Initially, everything was going fine. I mixed the dry ingredients with the wet ingredients…but this dough was nothing like I had encountered before…

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Dry and crumbly, I struggled to get the dough to stick. In my panic, I resorted to googling ‘how to fix dry biscotti dough’, and surprisingly, dry dough is normal! I did however, add a tablespoon of water to make my life a little easier and continued to knead.

Eventually, after putting in some elbow grease, I managed to form to oblong shapes and put them in the oven to bake.
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To create the dry and crunchy qualities of biscotti, the dough has to be baked three times Once to set the dough, and then the dough is sliced up and baked again on either sides.These biscuits are simple to make, but boy do they sure take up a lot of time!

And the final result….

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Success!

At the food fair, two girls tasted my cookies, both saying that they found the cookie very hard, but they liked how they could taste the almonds. Another girl calledalso commented that she would have liked some coffee to dip the biscuit into.

At the end of the day, I was pretty pleased with my results. Here’s the recipe I used🙂

Eggplant Parmigiana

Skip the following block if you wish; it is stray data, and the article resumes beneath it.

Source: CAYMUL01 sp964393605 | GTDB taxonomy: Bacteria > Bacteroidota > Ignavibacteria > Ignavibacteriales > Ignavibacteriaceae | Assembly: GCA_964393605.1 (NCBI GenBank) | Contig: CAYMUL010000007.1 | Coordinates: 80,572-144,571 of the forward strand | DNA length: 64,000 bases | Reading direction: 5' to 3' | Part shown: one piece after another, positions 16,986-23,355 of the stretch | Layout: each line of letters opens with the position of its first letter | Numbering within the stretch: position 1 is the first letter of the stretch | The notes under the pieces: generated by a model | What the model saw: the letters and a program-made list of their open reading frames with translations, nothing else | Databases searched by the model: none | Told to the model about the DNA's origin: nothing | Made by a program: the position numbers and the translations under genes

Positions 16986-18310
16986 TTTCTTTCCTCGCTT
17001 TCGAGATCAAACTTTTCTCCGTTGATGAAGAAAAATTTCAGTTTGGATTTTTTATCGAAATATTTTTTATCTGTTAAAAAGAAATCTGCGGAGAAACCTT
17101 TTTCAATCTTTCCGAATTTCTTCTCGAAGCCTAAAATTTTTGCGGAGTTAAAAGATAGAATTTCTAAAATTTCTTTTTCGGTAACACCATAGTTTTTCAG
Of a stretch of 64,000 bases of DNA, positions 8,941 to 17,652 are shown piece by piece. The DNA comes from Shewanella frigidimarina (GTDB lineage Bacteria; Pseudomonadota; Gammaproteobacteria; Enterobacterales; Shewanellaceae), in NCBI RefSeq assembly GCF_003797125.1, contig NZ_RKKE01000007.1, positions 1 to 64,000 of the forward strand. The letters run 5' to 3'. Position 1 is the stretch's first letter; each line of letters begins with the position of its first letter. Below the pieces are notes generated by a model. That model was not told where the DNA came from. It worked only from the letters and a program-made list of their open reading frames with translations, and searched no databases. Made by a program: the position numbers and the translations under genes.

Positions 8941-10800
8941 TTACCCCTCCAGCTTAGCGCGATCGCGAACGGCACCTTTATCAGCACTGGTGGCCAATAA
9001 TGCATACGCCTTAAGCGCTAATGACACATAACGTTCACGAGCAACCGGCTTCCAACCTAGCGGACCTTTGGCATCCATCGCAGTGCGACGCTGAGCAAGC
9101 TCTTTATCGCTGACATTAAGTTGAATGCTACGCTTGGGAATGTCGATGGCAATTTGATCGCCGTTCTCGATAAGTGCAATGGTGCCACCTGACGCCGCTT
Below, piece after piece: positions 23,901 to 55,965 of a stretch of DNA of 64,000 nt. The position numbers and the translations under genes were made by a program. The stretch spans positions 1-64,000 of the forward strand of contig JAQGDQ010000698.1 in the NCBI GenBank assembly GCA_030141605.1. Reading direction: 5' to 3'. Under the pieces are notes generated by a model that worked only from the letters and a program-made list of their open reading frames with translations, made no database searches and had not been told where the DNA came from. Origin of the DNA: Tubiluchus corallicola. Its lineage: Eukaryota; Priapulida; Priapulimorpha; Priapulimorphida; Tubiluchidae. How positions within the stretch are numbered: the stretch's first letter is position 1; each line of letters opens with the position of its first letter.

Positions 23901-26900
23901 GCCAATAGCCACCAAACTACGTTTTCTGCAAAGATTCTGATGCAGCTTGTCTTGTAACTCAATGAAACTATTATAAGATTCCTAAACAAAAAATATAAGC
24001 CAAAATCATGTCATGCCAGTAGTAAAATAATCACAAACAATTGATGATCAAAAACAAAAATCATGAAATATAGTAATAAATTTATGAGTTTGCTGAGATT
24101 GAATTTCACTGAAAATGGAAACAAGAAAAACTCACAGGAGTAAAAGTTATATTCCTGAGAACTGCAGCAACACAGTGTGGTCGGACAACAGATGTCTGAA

Word of the Day: Parma

According to Urban Dictionary, it’s Australian slang for a chicken parmigiana, normally used in the phrase “pot and parma”.

I’m about to tell you there’s another alternative:Parmigiana Di Melanzane

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Doesn’t that just look like a slice of heaven? So much better than this…

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Parmigiana Di Melanzane, or ‘Eggplant Parmesan’ is actually a traditional dish found in Italy. Eggplant Parmesan is a casserole dish consisting of thin deep fried slices of eggplant, layered with mozzarella cheese, tomato sauce, parmigiano cheese, basil and hard-boiled egg slices.

Are you salivating yet? I know I am.

There is much debate over its origin, with three regions claiming ownership of the dish: Campania, Emilia Romagna, and Sicily.

The first theory: This dish is very famous in Campania, so naturally people think that it must come from there due to its popularity.